In a bowl, whisk gochujang, lemon-lime soda, miso, corn syrup, sesame oil, garlic, ginger, vinegar and sesame seeds until smooth. Set aside.
Bring a 4-qt saucepan of water to a boil and add sprouts. Cook until crisp tender (30 seconds). Transfer to a bowl of ice water, drain and dry with paper towels. Set aside.
Repeat procedure with spinach (squeeze out as much liquid as possible when draining). When finished, pour boiling water into a bowl and add mushrooms. Let soften for 30 minutes. Drain, remove stems, and slice 1/4 inch thick. Set aside.
Heat 1 tbsp canola oil and 1/2 tsp sesame oil in a 10 inch nonstick skillet over medium heat. Add 1 tsp garlic, 1/2 tsp ginger and mushrooms. Season with salt and pepper. Cook until hot (2 minutes). Transfer to a bowl. Set aside.
Repeat procedure, using same amounts of canola oil, sesame oil, garlic, and ginger with the gosari, squash, carrot and radish. Season each with salt and pepper. Set each aside in separate bowls and add 1/4 tsp sesame seeds to radishes.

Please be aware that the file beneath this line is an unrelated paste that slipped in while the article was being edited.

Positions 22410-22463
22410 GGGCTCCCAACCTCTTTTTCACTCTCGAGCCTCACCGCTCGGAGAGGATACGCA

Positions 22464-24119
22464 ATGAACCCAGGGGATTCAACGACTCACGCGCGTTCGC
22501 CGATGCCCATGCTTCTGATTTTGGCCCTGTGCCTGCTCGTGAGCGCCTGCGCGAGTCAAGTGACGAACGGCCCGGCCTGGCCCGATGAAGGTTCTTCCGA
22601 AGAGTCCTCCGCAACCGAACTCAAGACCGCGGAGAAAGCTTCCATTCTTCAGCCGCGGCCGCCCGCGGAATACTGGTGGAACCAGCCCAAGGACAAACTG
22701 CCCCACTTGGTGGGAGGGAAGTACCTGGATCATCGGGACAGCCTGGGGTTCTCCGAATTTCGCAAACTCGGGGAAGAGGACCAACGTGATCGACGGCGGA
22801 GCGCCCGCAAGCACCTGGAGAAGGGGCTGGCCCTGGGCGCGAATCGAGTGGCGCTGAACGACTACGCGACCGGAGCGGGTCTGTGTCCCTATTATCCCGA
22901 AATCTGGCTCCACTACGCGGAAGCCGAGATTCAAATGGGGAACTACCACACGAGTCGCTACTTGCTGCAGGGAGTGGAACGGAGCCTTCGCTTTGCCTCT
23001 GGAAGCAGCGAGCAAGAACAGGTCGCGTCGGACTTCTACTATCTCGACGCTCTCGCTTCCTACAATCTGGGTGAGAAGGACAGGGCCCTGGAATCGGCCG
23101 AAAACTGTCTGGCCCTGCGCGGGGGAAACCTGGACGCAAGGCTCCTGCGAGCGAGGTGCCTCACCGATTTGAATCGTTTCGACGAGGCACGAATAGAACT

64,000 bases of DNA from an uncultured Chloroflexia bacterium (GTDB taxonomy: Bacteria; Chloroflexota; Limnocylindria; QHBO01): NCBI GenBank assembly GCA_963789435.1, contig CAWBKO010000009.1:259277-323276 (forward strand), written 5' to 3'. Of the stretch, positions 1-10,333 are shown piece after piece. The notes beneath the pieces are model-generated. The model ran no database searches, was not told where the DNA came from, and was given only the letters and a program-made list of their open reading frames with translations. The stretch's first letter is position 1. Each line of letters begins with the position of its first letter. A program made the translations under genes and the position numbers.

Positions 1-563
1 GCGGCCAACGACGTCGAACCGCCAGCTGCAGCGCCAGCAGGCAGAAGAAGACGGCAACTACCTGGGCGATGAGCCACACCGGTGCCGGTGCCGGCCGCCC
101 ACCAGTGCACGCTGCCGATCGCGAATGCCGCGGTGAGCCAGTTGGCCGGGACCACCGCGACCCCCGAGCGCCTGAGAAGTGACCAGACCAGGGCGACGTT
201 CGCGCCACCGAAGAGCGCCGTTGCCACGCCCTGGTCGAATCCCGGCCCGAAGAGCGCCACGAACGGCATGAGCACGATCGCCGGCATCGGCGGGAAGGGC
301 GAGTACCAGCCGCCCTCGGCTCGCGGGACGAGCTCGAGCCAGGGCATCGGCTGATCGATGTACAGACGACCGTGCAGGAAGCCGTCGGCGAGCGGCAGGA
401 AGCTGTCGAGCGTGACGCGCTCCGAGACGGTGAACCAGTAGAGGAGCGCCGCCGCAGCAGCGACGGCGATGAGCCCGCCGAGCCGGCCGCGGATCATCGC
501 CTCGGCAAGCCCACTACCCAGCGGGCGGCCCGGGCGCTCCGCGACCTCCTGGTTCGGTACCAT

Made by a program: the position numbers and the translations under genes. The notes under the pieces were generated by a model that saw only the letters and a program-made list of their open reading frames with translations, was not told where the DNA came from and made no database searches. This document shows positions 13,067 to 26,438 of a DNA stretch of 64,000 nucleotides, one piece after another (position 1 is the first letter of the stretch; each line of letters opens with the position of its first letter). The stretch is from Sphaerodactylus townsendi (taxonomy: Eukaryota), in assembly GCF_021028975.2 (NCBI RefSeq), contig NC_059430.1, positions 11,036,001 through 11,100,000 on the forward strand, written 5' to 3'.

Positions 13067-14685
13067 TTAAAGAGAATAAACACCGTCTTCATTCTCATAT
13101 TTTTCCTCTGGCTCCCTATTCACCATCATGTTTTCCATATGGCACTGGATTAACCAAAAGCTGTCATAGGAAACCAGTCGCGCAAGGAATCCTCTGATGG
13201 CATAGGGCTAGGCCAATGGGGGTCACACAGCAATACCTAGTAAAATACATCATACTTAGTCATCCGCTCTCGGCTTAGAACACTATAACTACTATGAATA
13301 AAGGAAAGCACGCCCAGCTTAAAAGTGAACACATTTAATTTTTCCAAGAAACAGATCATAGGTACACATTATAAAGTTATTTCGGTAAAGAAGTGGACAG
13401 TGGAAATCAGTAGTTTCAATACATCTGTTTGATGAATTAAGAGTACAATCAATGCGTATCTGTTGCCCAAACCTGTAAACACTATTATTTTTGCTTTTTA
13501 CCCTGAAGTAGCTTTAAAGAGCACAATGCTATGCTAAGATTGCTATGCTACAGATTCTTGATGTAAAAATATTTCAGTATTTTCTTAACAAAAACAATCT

Add 1 1/2 tsp garlic, 1/4 tsp sesame oil, salt, and pepper each to sprouts and spinach and stir well.
Heat remaining canola oil in skillet and add tofu. Cook, turning once, until browned (4-6 minutes). Transfer to a plate and cut each in half.
When ready to serve, place 1 cup rice each in center of 4 bowls, drizzle a little sesame oil over each mound of rice and top each with a fried egg. Place 1/4 of mushrooms in a mound in each bowl over the rice.
Working clockwise, arrange 1/4 each squash, carrot, radish, spinach, sprouts, gosari, chicory, and lettuce. Place tofu on lettuces and sprinkle with sesame seeds and scallions. Serve with sauce on the side.
Each diner should stir their bibimbap vigorously before eating. Bibimbap is considered Korean therapy food which makes sense given that the notion of food as medicine is a fundamental one in Korean cooking and the stirring helps to relieve stress.